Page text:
- What are the absolute monomorphisms (resp. epimorphisms) – that is, the ones which are preserved by every functor?
- A morphism which is both a monomorphism and an epimorphism is not necessarily an isomorphism. Can we replace either “monomorphism” or “epimorphism” by some other notion to repair this?
- If we wanted to generalize surjective functions, why didn’t we define an epimorphism to be a map which is surjective on generalized points?
For the last few weeks I’ve been working as a counselor at the PROMYS program. The program runs, among other things, a course in abstract algebra, which was a good opportunity for me to get annoyed at the way people normally introduce normal subgroups, which is via the following unmotivated
Definition: A subgroup of a group is normal if for all .
It is then proven that normal subgroups are precisely the kernels of surjective group homomorphisms . In other words, they are precisely the subgroups you can quotient by and get another group. This strikes me as backwards. The motivation to construct quotient groups should come first.
Today I’d like to present an alternate conceptual route to this definition starting from equivalence relations and quotients. This route also leads to ideals in rings and, among other things, highlights the special role of the existence of inverses in the theory of groups and rings (in the latter I mean additive inverses). The categorical setting for this discussion is the notion of a kernel pair and of an internal equivalence relation in a category, but for the sake of accessibility we will not use this language explicitly.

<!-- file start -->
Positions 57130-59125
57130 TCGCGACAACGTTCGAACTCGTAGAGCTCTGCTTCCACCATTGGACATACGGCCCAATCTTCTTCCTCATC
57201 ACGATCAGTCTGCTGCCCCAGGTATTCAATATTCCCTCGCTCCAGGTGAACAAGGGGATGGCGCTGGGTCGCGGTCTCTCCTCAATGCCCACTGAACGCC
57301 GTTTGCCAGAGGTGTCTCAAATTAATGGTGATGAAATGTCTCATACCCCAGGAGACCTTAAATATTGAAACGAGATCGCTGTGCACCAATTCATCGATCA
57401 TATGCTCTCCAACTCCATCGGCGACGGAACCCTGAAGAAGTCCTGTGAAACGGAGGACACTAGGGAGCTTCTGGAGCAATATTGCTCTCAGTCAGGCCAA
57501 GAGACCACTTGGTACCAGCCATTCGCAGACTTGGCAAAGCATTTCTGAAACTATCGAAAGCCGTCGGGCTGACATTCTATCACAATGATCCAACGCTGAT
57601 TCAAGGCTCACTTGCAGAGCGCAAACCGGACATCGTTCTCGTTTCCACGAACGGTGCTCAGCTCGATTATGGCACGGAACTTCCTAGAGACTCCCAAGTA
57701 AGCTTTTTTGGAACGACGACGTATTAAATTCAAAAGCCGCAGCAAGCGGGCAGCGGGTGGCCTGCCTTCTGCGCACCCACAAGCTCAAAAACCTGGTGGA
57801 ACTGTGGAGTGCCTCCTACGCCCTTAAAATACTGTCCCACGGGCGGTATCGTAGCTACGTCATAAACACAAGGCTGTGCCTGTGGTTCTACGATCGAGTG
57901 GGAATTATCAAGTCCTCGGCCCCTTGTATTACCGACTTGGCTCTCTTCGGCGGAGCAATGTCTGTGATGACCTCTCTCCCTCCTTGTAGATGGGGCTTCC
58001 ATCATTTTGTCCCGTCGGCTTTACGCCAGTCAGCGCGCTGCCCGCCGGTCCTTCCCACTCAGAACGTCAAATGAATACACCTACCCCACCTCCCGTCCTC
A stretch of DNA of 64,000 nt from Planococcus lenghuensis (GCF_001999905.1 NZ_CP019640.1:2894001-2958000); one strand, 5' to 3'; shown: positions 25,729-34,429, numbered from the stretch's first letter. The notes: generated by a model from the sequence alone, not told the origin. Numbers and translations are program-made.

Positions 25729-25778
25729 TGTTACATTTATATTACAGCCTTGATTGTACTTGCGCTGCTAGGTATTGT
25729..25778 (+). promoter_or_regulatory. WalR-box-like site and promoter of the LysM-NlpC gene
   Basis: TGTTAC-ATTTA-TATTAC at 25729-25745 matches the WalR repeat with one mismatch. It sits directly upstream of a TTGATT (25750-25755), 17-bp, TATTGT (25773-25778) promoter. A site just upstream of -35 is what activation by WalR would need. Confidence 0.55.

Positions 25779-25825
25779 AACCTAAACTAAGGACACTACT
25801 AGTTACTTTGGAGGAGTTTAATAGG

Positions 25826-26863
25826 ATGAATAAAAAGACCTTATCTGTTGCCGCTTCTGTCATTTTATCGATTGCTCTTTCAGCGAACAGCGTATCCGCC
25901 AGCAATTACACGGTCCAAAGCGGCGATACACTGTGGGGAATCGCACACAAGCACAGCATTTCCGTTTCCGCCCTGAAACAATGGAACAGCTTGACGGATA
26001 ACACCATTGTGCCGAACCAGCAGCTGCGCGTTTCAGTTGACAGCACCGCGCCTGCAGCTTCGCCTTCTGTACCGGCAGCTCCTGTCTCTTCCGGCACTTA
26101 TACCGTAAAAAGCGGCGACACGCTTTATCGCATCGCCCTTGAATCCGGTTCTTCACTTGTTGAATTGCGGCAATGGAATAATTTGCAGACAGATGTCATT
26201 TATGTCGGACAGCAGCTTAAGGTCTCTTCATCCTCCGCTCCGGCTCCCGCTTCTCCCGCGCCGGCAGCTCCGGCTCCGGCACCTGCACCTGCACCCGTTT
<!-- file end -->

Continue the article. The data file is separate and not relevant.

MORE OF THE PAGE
Posted in algebraic topology, category theory, higher category theory, module theory, ring theory, tagged 2-categories, abstract nonsense, Eckmann-Hilton, enriched categories, homotopy groups on February 6, 2012 | 5 Comments »
The center of a group is an interesting construction: it associates to every group an abelian group in what is certainly a canonical way, but not a functorial way: that is, it doesn’t extend (at least in any obvious way) to a functor (unlike the abelianization ). We might wonder, then, exactly what kind of construction the center is.
Of course, it is actually not hard to come up with a rather general example of a canonical but not functorial construction: in any category we may associate to an object its automorphism group or endomorphism monoid ), and this is a canonical construction which again doesn’t extend in an obvious way to a functor or . (It merely reflects some special part of the bifunctor .)
It turns out that the center can actually be thought of in terms of automorphisms (or endomorphisms), not of a group , but of the identity functor , where is regarded as a category with one object. This definition generalizes, and the resulting general definition has some interesting specializations. Moreover, an important general property is that the center is always abelian, and this has a very elegant proof.